Circa JULY/AUGUST 1986 - by Nick Stewart



During the early '70s I was something of a fan of Brian Eno's. He had come to represent one of the more acceptable faces of rock music in an otherwise predominantly ego-obsessed macho/sexist and increasingly corporate dominated business. His early 'musical' embellishments for the band Roxy Music and his first few solo albums created an image of an intelligent and highly articulate artist, as much an inventor as a musician. Later on the albums became some what more mannered, increasingly emphasising a kind of languorous passivity that seemed to parallel his burgeoning wealth and fame. A familiar pattern you might say, and one that finds not a few reflections in the visual art world. I remained interested though increasingly sceptical, hoping that some modicum of passion would manifest itself in his somewhat monotonous output. Certainly, on albums such as On Land, the refinement of his musical 'scores' - they always seemed 'filmic' to me - was at times exquisite. In general, though, they increasingly became something like a rich, sugary cream, alright in small doses but nauseating if indulged in at length.

My initial feeling on hearing of his burgeoning career in the visual arts through video installation work was of curiosity as to how he would apply his 'strategies' to this medium. Five or so years later and the fruits of his labours could be seen at The Douglas Hyde gallery in Dublin during June. Like ghostly presences hovering in the darkened, cavernous space of the gallery were a number of video 'paintings' enveloped in an aural 'eiderdown' of ambient sound.

Eno describes these works as 'video paintings' because they, unlike much video art, utilise the ability of a television set to create light rather than images. In each piece a television set was hidden behind a kind of perspex 'fish tank'-like structure with various abstract patterns delineated within it by pieces of coloured (?) perspex. Each video has a subtle, constantly shifting pattern of light playing on it that, in conjunction with the perspex 'fish tanks', created shifting patterns of colour and form.

Initially, these looked like designer 'quotes' from the works of Paul Klee and Wassily Kadinsky translated into video and embellished with mood-enhancing 'music'. Given some time, however, they began to develop their own integrity. Each of the four works had its own moody 'aura' generating a wide range of feelings and associations; an old church and a futuristic film set simultaneously came to mind. Subtle, almost imperceptible changes in sound and light (form remained constant) created different moods and stimulated new associations: hot deserts, cities, space flight...

One piece in particular strongly evoked Paul Klee's paintings except that with Eno's work the colours, which had an ethereal, opalescent quality, constantly changed with a subtle, pulse-like rhythm. Certain reviewers have remarked that the work has a contemplative quality and Eno himself does not refute this description. But contemplation is, if my understanding of the word is correct, concerned with a much more rigorous and concentrated frame of mind than that induced by the works. With Place No. 13 you disengaged from the daily routine and shifted into a kind of playful reverie of reminiscence and unfocused 'speculation'. If anything, this state was the exact opposite of contemplative. To be fair to Eno, this observation could be applied to many other exhibitions of contemporary art, film, music and so on, but I feel that it is a point worth making as I increasingly think that what people do in art galleries has absolutely nothing to do with contemplation in any real sense of the word.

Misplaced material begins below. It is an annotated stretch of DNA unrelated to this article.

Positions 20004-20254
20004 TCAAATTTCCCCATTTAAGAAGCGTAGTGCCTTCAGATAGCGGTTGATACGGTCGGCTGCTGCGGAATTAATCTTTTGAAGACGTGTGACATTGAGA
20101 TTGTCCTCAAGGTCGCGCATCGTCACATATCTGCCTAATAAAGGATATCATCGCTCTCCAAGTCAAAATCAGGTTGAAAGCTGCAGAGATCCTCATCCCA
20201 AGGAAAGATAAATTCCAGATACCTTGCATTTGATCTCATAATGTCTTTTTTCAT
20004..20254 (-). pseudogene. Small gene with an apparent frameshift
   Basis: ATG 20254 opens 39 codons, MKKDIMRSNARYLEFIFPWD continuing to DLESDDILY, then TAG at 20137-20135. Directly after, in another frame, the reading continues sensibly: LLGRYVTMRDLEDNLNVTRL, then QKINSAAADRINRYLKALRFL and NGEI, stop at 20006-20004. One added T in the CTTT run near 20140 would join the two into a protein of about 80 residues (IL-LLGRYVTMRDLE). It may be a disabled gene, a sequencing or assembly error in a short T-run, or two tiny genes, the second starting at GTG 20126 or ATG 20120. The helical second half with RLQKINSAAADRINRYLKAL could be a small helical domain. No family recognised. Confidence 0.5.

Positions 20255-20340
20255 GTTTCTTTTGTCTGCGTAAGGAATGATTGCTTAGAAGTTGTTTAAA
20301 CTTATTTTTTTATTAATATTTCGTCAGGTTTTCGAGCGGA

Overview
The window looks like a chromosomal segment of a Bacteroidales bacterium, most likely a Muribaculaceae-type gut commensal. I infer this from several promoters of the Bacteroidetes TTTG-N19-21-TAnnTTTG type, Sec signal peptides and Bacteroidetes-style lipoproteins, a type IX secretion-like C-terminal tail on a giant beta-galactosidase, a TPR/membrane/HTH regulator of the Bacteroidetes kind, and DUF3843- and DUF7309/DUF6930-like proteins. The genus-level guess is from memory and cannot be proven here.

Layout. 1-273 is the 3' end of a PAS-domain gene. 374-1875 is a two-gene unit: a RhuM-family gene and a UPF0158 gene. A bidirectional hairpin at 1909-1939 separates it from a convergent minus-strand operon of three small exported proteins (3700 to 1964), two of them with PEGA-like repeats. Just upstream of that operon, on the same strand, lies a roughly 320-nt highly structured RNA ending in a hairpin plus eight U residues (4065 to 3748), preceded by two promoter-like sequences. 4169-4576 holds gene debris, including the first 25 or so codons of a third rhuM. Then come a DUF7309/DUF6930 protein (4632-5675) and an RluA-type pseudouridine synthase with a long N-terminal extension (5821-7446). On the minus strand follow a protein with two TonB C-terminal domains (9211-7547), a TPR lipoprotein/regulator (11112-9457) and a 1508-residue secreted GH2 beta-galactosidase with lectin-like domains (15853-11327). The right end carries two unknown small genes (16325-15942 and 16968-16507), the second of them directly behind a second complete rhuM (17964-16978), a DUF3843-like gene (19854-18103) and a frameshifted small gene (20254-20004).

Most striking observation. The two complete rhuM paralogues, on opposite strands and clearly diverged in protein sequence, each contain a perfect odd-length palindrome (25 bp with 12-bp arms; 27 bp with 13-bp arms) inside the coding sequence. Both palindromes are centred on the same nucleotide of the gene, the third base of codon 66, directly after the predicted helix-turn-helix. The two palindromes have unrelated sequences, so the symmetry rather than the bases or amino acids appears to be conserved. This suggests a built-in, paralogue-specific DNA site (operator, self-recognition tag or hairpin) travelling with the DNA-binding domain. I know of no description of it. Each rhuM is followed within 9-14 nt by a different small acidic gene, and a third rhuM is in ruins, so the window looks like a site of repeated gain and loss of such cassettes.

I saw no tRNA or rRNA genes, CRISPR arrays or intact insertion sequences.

Another claim made for this work is that it is breaking new ground for video-art. This may well be so... on a purely formalistic level ("I think that this is the first time that television has been used specifically as a radiant light source"). However, it could also be seen as the same old modernist story of the castle of abstraction built on the sands of intellectual theory. The problem, I think, is with Eno's almost over-developed capacity to create theoretical 'models' and strategies to legitimise his various activities. Now, Eno's work both in music and in videos is technically innovative, formally it is beautifully 'orchestrated' and overall it is imbued with a delicate 'structure' of constantly shifting moods and, as I said, Eno has no problem when it comes to explaining and legitimising his work. Nevertheless I am suspicious that the appeal of the technological fantasies and aural abstractions has more to do with the dream of a particular lifestyle than with anything related to the manner in which people perceive actual reality... There is a langorous aura around the work that has something of the feel of a glossy advertisement set in a glamorous Manhattan apartment and I find it not a little coincidental that more and more television 'ads' are using Eno-type soundtracks to seduce the viewer into the particular advertiser's fantasy world.